Super Extra Geeky Game Night went off with out a hitch. Bob (the D&D expert that Pete somehow convinced to spend an evening with a bunch of adult novices who very easily might have spent the entire evening mocking the game he loves so much) was a patient and thorough instructor. All in all it was enjoyable, but it's not a game I feel the need to play on a regular basis. Some of the tribe are hooked and I suspect there will be some blogging going on soon about the night from their perspective. I think I may just be slightly too competitive for cooperative gaming.
What do you do after an evening involving a 5 hour role-playing game, lots of snacks and definitely too much wine? If it's spring in New England, you roll out of bed and head to a sugar shack for mapley goodness.
Steve's Sugar Shack in Westhampton was mecca for Pete, Traci, Audrey, Tom, Tina and I on Saturday morning. I get all nostalgic for my Vermont childhood when I go to a place like this. When I was little, we tapped the maple trees in our yard with old fashioned metal taps and buckets like the ones below. After school each day, we would go around and dump all the buckets of sap into a big bin. My father built a wood stove out of an old metal barrel and a stove pipe that he fitted a big deep tray on the top of. We'd spend a whole weekend cooking down the sap on that stove. (I say WE, but mostly my siblings and I played in the mud while Dad kept the fire burning and continually added sap as what was in the tray boiled down.)
These old style metal buckets are just for show around the shack. Most sugaring operations (including Steve's) use hose that connects from tree to tree and empties into one large bin. More efficient, but less picturesque.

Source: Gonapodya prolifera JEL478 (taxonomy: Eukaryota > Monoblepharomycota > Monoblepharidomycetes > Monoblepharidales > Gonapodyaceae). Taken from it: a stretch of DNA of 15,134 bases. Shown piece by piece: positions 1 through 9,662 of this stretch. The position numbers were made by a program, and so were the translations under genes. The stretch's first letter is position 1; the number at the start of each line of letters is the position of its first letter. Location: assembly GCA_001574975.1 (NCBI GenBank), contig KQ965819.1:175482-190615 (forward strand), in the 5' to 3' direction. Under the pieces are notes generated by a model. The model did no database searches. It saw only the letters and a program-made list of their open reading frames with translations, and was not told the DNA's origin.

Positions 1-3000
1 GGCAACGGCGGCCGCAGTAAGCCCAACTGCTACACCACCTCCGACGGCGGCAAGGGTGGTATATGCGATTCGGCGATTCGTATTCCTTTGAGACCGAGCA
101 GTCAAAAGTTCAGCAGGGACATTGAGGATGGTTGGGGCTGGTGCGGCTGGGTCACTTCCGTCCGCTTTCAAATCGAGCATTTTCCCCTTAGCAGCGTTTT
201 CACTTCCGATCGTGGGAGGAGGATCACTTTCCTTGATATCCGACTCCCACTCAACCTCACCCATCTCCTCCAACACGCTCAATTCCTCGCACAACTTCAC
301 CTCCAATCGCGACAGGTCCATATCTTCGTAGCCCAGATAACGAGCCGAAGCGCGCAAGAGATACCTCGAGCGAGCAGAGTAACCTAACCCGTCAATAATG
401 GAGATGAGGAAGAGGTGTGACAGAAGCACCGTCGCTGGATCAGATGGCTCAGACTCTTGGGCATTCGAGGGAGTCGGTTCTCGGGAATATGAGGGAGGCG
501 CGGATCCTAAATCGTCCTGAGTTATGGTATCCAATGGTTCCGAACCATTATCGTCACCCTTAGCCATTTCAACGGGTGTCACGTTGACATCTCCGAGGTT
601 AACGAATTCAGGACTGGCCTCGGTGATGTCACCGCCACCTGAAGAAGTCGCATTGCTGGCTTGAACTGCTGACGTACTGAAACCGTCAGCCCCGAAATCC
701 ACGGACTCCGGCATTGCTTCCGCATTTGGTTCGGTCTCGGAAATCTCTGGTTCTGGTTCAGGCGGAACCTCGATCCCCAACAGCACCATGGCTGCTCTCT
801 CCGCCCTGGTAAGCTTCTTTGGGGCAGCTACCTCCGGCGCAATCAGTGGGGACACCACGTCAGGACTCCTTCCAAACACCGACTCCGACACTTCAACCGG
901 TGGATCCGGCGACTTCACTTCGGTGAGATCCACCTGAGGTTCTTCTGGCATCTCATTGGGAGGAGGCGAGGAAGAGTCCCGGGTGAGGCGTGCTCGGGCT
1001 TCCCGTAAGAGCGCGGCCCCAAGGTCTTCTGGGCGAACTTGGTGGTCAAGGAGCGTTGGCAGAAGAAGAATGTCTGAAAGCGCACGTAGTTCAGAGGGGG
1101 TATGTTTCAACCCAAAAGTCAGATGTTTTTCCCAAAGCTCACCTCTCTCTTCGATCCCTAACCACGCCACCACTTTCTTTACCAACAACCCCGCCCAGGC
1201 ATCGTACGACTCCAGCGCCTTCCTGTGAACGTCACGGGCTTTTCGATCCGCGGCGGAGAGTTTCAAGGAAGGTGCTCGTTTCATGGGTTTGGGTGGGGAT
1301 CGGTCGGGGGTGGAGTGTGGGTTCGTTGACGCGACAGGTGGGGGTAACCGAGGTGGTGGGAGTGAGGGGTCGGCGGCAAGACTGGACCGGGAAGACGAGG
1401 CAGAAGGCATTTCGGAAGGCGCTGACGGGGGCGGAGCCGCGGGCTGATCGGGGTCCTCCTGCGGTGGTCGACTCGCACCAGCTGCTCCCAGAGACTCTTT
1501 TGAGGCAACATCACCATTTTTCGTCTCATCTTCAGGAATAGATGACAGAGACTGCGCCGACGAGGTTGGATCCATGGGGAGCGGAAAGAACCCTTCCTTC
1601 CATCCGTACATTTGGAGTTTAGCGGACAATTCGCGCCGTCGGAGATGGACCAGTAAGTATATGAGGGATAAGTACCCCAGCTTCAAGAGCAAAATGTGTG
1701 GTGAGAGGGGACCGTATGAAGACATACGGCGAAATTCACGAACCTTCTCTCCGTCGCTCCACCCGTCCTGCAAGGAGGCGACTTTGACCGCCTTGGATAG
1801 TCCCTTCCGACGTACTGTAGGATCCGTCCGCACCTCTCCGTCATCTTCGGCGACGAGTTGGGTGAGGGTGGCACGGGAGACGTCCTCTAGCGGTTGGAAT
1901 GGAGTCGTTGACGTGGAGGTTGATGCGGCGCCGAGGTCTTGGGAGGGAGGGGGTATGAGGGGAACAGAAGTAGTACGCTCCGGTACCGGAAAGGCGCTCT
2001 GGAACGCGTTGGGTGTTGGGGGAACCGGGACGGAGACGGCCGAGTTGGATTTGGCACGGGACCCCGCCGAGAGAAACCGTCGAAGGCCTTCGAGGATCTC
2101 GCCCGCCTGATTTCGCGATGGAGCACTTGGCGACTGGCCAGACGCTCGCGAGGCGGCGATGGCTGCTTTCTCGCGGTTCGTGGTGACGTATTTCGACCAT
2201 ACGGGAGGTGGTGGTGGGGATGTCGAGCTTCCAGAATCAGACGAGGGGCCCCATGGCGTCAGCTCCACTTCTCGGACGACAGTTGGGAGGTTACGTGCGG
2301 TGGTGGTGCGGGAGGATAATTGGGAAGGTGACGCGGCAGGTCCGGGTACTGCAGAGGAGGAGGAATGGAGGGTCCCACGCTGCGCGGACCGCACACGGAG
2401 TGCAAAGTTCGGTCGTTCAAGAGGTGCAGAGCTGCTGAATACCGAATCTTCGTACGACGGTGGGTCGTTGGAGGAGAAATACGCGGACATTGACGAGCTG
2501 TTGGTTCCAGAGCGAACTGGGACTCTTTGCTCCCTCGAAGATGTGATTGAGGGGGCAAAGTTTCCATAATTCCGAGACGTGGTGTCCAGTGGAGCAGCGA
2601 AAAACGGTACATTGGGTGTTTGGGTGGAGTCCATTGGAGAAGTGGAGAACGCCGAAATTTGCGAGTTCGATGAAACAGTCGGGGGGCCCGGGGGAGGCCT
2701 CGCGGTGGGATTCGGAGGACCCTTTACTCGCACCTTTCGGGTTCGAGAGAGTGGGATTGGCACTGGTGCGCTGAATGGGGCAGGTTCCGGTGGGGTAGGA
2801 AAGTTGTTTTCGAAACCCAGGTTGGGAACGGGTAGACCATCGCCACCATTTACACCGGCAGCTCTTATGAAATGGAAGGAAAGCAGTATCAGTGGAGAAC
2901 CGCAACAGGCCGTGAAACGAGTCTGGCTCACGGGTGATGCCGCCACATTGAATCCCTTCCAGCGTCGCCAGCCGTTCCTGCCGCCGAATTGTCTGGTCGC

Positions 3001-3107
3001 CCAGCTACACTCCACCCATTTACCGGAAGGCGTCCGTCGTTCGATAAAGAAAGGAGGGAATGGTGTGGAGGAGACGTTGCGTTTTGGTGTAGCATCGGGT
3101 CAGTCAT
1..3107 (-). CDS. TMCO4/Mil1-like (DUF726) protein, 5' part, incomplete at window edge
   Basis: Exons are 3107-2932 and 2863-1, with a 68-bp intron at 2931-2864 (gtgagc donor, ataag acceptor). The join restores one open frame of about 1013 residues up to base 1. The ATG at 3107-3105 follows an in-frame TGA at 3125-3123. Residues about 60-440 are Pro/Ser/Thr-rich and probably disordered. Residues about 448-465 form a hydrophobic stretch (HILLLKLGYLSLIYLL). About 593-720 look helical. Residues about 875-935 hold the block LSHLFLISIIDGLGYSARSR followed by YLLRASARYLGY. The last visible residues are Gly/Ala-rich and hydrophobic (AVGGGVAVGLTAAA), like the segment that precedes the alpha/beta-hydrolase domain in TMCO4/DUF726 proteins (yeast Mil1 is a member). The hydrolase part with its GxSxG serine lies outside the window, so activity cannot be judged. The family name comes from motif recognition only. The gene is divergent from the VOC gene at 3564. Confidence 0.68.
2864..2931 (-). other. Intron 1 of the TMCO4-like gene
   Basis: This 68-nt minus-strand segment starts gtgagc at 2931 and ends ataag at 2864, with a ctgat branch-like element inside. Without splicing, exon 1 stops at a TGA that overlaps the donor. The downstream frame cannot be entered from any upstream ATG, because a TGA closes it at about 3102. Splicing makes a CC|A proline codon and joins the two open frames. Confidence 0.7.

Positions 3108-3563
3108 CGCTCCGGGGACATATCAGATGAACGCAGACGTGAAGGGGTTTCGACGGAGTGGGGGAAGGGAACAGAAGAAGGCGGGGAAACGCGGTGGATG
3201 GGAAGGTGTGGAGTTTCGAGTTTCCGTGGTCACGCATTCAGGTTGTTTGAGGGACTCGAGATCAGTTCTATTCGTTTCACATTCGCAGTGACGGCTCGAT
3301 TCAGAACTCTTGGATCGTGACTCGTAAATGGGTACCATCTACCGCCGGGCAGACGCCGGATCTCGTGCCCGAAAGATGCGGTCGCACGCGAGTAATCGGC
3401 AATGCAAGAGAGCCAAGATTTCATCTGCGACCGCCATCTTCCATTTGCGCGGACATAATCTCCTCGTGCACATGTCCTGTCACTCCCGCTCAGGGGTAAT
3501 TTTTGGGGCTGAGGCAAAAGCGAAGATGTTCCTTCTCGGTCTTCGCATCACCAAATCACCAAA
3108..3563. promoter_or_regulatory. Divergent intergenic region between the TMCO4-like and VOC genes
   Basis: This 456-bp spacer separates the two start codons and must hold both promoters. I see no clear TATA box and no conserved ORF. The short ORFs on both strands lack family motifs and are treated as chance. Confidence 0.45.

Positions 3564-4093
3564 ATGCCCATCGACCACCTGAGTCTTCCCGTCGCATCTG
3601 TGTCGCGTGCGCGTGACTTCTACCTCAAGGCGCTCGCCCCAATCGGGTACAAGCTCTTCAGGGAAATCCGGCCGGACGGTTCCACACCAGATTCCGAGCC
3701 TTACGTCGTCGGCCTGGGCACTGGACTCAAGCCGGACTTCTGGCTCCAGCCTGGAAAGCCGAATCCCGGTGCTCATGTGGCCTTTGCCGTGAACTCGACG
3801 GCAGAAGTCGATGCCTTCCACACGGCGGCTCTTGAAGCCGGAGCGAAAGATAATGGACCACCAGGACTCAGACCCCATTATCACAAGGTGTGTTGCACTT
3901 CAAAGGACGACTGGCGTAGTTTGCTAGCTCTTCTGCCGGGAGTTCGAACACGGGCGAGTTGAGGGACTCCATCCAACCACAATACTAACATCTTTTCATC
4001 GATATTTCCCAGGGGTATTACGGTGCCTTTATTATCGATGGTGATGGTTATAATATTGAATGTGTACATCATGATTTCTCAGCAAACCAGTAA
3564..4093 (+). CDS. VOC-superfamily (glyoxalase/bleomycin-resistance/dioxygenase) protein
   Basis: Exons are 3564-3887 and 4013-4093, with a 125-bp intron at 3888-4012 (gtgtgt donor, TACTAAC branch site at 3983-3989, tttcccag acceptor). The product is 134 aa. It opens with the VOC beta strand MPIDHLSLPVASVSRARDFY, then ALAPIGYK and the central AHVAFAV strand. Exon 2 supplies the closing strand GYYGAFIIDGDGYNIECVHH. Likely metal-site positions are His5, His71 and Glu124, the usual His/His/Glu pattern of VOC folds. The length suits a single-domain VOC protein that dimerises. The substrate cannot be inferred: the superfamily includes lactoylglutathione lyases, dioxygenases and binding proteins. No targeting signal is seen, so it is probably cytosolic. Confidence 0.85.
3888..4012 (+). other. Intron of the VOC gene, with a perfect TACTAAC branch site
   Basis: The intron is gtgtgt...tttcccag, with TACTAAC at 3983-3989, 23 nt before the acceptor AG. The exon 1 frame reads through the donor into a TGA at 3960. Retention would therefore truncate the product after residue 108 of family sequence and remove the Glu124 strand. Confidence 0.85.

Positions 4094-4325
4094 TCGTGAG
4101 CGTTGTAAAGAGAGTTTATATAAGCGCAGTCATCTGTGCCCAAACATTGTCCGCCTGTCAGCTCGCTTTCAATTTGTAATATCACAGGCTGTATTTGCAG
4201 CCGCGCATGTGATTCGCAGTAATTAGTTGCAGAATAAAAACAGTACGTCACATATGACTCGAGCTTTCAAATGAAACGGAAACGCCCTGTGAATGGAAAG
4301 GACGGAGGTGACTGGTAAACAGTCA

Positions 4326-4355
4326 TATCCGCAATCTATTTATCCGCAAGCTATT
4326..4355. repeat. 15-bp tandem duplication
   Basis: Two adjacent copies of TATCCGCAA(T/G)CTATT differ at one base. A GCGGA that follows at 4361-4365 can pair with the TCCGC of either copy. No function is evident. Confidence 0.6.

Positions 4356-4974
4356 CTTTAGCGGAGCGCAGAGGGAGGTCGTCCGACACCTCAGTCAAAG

All of that steam coming out of the roof comes from this - a great big vat of boiling maple sap:
The roof is wide open to let the steam out.
Steve's is not a fancy place - which made me all the more nostalgic I have to say. They sell the syrup in plain old mason jars.
While waiting for our breakfast to come, Audrey and I did a little meta-photographing.
Pancakes, french toast, bacon and home fries, smothered in maple syrup and washed down with mediocre coffee. Just what the doctor ordered.
The rest of the weekend was spent working on a new project. This is maybe the most complicated knitting I've ever done (geek knitting really). It's entrelac and lace and completely insane. I can't say much about what it will be when it is finished, because the person it is intended for might read this blog (She's going to be related to me in a few months so she really should...). I'm on a deadline with this one and it might kill me before it's finished, but I'm enjoying it so far.
I also remembered to take a photo of these cute little slippers I made in October and wear around the house on weekend mornings. They're the Pleated Ballet Flats from Cocoknits. Really quick knit done with closeout Chunky Cashmerino picked up at Webs last fall. The little pleats are ingenious.
Finally, on Sunday morning there was evidence that spring is on the way. I'm rooting for these little daffodils so much I feel like I'm coaxing them out of the ground.